Text size

The assassin of former prime minister Yitzhak Rabin, Yigal Amir, will not be allowed to leave prison for the circumcision ceremony of his newborn son, which is scheduled to take place on Sunday, the 12th anniversary of the assassination.

The Tel Aviv District Court yesterday rejected Amir's request to attend the circumcision ceremony outside Rimonim Prison, but said the ceremony could take place in the prison where he is held, a court spokeswoman said.

Yigal Amir, an ultra-nationalist Jew, shot Rabin to death after a peace rally on November 4, 1995, because he opposed the prime minister's policy of ceding West Bank land to the Palestinians. He was sentenced to life in prison.

Although he is held in isolation, Amir has been permitted conjugal visits over the past year with his wife, Larissa Trimbobler, whom he married while in prison. The boy was born last Sunday, and according to Jewish tradition, a healthy Jewish male is circumcised eight days after his birth.

Circumcision is a major event in a Jewish boy's life, and Amir - who in the past 12 years has left prison only to appear in court - asked for dispensation to attend the ceremony.

A Tel Aviv judge ruled that while some convicted murderers are allowed furlough to attend their sons' circumcisions - or brit milah - the extraordinary gravity of Amir's crime made him ineligible. But he overrode the Israel Prison Service's opposition to allowing the ceremony to take place in the jail in central Israel where he is held, saying there was no legal basis to prevent Amir from holding the ceremony.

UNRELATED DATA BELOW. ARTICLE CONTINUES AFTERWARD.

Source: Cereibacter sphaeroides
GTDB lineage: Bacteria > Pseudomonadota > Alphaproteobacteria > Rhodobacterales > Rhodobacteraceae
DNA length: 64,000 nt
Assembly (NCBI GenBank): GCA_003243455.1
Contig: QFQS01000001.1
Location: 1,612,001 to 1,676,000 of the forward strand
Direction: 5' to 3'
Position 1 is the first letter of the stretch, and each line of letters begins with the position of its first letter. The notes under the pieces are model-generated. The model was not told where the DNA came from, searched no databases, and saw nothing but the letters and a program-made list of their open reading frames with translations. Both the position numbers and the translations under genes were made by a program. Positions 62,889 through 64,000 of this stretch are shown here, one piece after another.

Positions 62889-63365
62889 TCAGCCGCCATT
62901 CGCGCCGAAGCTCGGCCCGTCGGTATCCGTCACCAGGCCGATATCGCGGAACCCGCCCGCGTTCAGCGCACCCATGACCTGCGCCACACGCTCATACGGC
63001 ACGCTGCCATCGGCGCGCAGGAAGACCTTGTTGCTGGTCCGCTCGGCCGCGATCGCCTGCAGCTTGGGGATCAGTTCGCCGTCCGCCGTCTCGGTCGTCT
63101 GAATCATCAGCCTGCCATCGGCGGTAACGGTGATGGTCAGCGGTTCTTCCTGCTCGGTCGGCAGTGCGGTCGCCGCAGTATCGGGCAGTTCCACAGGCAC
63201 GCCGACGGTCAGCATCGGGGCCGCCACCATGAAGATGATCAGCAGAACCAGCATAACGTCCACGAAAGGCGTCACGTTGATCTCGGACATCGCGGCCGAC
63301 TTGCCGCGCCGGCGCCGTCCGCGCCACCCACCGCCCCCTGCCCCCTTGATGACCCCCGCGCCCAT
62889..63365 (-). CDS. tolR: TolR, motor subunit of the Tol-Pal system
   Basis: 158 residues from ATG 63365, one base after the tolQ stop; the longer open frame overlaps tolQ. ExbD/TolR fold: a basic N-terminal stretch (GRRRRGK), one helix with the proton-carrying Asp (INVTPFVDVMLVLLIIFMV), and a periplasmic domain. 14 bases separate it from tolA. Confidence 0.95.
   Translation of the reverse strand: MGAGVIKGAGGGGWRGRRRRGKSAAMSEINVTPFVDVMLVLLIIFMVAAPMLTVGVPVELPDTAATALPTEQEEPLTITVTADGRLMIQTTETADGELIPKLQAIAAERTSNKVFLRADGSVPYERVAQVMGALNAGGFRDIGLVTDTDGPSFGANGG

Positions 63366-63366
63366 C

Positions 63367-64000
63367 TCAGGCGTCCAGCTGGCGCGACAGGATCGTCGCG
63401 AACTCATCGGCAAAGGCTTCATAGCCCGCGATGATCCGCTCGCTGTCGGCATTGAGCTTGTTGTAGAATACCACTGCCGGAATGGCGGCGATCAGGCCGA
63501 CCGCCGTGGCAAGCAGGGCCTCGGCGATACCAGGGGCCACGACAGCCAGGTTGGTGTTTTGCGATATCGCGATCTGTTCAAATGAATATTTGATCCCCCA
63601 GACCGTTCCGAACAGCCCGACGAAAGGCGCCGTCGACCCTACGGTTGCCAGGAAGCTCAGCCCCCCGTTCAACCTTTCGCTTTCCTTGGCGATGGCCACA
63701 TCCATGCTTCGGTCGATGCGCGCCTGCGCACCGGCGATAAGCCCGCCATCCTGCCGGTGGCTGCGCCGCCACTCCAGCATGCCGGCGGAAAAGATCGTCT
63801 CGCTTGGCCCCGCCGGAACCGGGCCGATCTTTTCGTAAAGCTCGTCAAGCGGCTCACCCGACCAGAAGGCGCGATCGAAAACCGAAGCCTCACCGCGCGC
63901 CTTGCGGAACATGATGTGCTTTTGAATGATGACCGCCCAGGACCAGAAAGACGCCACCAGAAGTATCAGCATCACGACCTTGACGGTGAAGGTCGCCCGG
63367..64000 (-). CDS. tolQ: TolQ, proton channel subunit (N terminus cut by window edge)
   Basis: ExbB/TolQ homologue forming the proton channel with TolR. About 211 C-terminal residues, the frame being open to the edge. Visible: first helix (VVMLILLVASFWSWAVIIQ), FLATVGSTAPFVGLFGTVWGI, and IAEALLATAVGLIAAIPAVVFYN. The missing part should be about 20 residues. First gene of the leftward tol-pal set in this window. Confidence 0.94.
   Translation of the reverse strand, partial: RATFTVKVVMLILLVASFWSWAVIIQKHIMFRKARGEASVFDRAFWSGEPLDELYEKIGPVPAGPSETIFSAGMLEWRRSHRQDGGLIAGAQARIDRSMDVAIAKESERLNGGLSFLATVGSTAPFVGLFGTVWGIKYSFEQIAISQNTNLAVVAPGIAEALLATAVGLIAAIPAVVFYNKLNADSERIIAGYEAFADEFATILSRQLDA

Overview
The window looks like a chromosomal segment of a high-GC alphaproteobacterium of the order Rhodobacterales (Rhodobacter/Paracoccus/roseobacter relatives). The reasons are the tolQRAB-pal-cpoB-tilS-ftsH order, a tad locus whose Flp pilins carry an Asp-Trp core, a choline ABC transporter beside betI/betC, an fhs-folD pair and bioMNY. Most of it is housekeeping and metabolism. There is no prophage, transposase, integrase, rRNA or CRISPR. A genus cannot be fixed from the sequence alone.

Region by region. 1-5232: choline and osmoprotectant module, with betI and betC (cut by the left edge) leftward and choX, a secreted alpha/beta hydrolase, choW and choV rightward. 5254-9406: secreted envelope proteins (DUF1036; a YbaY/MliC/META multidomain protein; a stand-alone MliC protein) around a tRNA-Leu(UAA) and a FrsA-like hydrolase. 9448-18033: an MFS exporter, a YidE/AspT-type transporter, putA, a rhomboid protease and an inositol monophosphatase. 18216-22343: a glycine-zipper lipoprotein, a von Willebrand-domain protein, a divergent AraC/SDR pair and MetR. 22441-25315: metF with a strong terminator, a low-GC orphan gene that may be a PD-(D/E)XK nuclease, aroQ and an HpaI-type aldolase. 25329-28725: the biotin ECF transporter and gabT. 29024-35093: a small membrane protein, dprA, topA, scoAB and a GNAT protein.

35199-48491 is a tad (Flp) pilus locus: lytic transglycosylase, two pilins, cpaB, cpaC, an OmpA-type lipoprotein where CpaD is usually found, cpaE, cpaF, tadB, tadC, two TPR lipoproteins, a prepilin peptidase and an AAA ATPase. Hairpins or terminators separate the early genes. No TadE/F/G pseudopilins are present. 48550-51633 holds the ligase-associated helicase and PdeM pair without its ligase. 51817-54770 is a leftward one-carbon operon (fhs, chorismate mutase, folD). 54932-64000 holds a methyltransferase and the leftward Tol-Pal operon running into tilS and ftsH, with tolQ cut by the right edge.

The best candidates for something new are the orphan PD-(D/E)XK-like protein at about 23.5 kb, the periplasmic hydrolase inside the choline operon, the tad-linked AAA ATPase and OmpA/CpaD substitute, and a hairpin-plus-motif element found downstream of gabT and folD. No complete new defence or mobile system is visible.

The court ruled further that Amir must not be allowed to leave the prison as he poses a real and immediate threat to the security of the state, to the public and to himself. Amir, attended the hearing, declined to answer questions from the media or say anything.

His lawyer said Amir was bound to remain silent in accordance with a court order he had signed. "If he could speak, he might have said he was opposed to violence, and regretted killing the prime minister," attorney Shmuel Casper said.

Attorney General Menachem Mazuz said he would not apeal to the High Court of Justice to overturn the Tel Aviv District Court's ruling to allow Amir to attend the bris.